A Defense Department official said DOD’s 5G prototyping is also examining the benefits of hardware and software bills of materials to scrutinize the supply chain.
The Defense Department and the National Telecommunications and Information Administration partnered on a challenge to validate the technology behind the government’s main strategy to compete with China on fifth-generation networks, according to an official.
The government is betting big on open radio access network, or O-RAN, technology, which would use software to allow different components of 5G networks to work together. Such software would create an alternative to the hardware-based proprietary models that tie operators to only four “kit” providers—two of which are Chinese equipment providers Huawei and ZTE.
DOD and NTIA will be using their 5G testbeds to check whether they can establish “a complete 5G protocol stack” from disparate components that is mature, stable and interoperable, said Joseph Evans, principal director for 5G in the office of the director of Defense for research and engineering.
Evans headlined a virtual event Billington CyberSecurity hosted Thursday on securing 5G.
“We want to be able to take pieces of systems from different vendors and make them interoperable along these interfaces,” he said. “If those challenges are successful, it could lead to more requirements for open architectures and implementations and maybe just as importantly, form the foundation for what would be, you know, the next G.” He noted the importance of the challenge to DOD, not just from the perspective of improving vendor diversity for security, but also to allow the department greater ability to customize their systems going forward.
Bryan Ware, former assistant director for cybersecurity at the Cybersecurity and Infrastructure Security Agency and now CEO of the tech firm Next5, touted greater transparency that he said will be inherent in cloud-heavy, software-based 5G networks. This will be very different from the closed proprietary systems, he said.
“I will say that sometimes adversaries have similar advantages to the good guys and defenders when there is open-source software and when there's ubiquitous systems in the sense that they get to understand how they're built, and they get to understand what they're built out of. They get to see that code,” he said. “So, so the transparency is a bit of a double-edged sword, but as a general rule, there are a lot more of the good guys and the guys trying to build good software than there are the bad guys that are trying to do malicious things and so you know, I think it's generally better.”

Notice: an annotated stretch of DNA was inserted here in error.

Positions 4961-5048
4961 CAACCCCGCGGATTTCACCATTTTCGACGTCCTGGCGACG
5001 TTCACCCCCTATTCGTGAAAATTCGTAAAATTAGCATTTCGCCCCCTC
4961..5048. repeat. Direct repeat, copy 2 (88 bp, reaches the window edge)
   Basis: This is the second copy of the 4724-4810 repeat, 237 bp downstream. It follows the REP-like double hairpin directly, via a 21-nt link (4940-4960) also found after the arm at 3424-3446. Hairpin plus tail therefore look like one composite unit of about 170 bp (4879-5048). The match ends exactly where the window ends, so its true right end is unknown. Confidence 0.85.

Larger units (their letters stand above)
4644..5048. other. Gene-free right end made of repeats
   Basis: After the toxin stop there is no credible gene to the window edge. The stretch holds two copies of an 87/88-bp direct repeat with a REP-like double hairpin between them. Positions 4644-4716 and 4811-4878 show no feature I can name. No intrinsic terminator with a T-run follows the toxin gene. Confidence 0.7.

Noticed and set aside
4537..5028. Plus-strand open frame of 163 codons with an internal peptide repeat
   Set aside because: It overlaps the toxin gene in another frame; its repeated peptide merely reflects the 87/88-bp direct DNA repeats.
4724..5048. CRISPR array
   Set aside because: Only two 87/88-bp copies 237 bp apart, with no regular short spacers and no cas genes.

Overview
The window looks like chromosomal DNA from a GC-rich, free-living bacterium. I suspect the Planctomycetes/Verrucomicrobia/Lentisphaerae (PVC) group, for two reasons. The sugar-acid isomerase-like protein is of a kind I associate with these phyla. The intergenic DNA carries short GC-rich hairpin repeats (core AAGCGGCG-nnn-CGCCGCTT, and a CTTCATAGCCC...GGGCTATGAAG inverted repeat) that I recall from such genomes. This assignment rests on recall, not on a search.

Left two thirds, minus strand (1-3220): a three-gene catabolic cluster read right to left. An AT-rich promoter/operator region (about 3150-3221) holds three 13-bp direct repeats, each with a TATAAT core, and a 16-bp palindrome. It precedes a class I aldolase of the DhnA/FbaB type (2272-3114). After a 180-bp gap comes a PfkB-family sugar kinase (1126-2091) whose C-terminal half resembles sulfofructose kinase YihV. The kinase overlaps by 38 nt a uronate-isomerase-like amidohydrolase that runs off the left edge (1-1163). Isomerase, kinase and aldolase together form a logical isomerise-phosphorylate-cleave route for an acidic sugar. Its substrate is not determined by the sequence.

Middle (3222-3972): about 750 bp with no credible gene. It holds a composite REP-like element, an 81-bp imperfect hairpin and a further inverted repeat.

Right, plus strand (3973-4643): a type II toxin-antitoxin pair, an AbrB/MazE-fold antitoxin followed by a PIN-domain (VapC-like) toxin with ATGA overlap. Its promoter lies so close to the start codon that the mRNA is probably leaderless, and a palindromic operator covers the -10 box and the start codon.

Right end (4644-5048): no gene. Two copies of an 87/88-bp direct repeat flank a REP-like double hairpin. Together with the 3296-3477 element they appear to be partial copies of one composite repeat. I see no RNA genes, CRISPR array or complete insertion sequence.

But Evans differentiated between open-source software and the open interfaces the DOD wants to be part of 5G.
“What we really mean by open 5G,” he said, has to do with “well-defined interfaces, not necessarily open source. Open source is fine but, you know, we believe that the marketplace should make that decision, not us.”
DOD is trying to achieve more 5G software transparency though and is incorporating a practice the NTIA has been working to standardize over the last three years—use of a software bill of materials, or SBOM—which will eventually be required of all federal agencies under Executive Order 14028.
“We're working closely with our colleagues in DOD [Office of the Chief Information Officer] and other government agencies to implement supply chain risk management principles starting in our testbeds,” Evans said. “As we deploy at the DOD sites, we're reviewing the entire supply chain for our prototype networks, entire bills of materials, hardware and software, so that we understand the provenance of all the hardware and software for each system at the site. This is kind of a great opportunity … We have these approaches. We have these processes laid out. Let's actually try them at these prototype sites and learn, enhance those processes, where necessary.”
Evans added, understanding the necessity to operate overseas over untrusted networks, DOD will soon be starting “major efforts on analyzing the vulnerabilities, assessing risk and developing, you know, security safeguards and mitigations.”